I went by the overlook this past summer. The state of North Carolina has cleared away a lot of overgrowth, making it much easier to see Brown Mountain. Once the weather warms up some, I'll probably go back.

    Either way, it's a beautiful part of the country, so lights or no light, you can't lose.

  • alanborky

    RvX™: “weird, I know myself that nigh-vision is green/white/black only, no reds and blues.”

    I think he was referring to the readout on a temperature gauge.

    tammynix: “The Cherokee Indians were familiar with these lights as far back as the year 1200.”

    That can't be true because there wasn't any traffic back then to confuse the local yokels with their headlights – by the way, in case it isn't obvious, I'm being sarcastic about the usual explanation given by the s(c)eptics to dispose of them.

    Has anyone ever tried posting a trio of s(c)eptic, believer, and uncommitted observers where traffic'd've to be if headlights were the source to see if there was any actual correlation between passing traffic and the appearing of the lights?

  • Pingback: Micah Hanks: Bright Lights That Hypnotize | Ghost Theory()

  • Firebird

    This phenomenon fits into the category of physics I wrote about in this article:…. There are people who have more understanding of this and similar phenomena known to appear worldwide, but a 'mystery' is better for ratings, and NatGeo unfortunately usually puts a negative debunking spin on their 'unusual phenomena' coverage so I don't expect much insight from this program.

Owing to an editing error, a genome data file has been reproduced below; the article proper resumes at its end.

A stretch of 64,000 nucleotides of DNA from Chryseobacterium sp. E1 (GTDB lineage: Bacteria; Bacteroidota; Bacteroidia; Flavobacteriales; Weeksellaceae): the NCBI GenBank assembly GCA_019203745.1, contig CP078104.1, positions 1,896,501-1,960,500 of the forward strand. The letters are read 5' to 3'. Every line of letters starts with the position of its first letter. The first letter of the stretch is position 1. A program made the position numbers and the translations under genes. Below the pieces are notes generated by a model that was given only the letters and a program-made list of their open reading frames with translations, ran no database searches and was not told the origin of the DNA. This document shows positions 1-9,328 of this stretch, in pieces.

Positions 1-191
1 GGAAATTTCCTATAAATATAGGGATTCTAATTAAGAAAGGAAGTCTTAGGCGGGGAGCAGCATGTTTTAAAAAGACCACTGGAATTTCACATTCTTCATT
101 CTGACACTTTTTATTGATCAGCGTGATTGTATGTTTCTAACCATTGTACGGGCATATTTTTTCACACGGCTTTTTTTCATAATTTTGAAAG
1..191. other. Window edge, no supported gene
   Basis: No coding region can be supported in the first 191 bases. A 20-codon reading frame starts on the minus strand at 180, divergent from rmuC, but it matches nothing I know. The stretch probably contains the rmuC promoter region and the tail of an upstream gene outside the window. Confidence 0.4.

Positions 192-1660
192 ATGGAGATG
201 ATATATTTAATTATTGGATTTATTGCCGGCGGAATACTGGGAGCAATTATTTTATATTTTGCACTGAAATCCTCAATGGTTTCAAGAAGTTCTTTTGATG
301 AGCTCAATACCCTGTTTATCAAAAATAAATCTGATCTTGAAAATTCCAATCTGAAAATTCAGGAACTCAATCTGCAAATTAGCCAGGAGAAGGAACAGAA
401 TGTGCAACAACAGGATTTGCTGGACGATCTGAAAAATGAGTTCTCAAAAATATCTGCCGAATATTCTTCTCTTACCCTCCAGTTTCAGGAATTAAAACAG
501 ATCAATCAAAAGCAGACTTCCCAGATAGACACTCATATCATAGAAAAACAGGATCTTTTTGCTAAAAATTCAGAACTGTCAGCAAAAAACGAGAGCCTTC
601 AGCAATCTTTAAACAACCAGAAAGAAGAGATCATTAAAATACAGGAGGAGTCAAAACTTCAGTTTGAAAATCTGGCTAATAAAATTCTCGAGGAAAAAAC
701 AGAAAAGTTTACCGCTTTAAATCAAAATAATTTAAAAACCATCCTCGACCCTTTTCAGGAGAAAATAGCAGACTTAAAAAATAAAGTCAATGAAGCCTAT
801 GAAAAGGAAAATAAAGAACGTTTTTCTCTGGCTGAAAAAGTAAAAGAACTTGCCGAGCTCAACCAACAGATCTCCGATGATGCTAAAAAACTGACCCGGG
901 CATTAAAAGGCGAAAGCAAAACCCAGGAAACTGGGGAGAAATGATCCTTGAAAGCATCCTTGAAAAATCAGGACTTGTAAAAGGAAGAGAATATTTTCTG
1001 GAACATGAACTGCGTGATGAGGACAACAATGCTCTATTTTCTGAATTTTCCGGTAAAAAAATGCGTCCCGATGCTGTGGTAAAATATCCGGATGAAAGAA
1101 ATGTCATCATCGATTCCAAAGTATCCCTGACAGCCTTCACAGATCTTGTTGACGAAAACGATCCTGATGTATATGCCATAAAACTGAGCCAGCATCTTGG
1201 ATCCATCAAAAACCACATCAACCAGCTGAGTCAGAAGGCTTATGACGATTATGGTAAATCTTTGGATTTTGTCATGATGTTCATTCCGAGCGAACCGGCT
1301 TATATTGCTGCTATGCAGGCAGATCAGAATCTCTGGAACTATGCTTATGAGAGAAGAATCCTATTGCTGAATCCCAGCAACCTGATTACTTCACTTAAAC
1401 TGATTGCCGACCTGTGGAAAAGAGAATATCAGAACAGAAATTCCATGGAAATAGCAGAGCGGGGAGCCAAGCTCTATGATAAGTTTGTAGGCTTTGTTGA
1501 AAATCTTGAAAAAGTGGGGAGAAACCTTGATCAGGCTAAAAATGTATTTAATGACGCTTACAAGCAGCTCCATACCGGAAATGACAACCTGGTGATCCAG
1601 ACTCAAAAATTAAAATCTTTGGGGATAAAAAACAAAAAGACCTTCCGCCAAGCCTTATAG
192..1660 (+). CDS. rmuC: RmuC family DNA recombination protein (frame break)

• Bill

    The will-o'-the-wisp or jack-o'-lantern is found in many areas of North Carolina. I used to see them over the marches and in the swamps of southeastern North Carolina. They are caused by swamp gas (methane) in the low country, and by a form of ball lightning when hovering over the rocky peaks of mountains.

  • This show was one of the best (NG) channels shows Ive ever seen…!

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  • John

    That blue light looks like a person in the foreground moving a flashlight. The light “moves off” or disappears when the flashlight is turned away from the camera. I swear I can almost see the person. Also there is a clear reflection happening that no one mentions. Looks like fraud to me.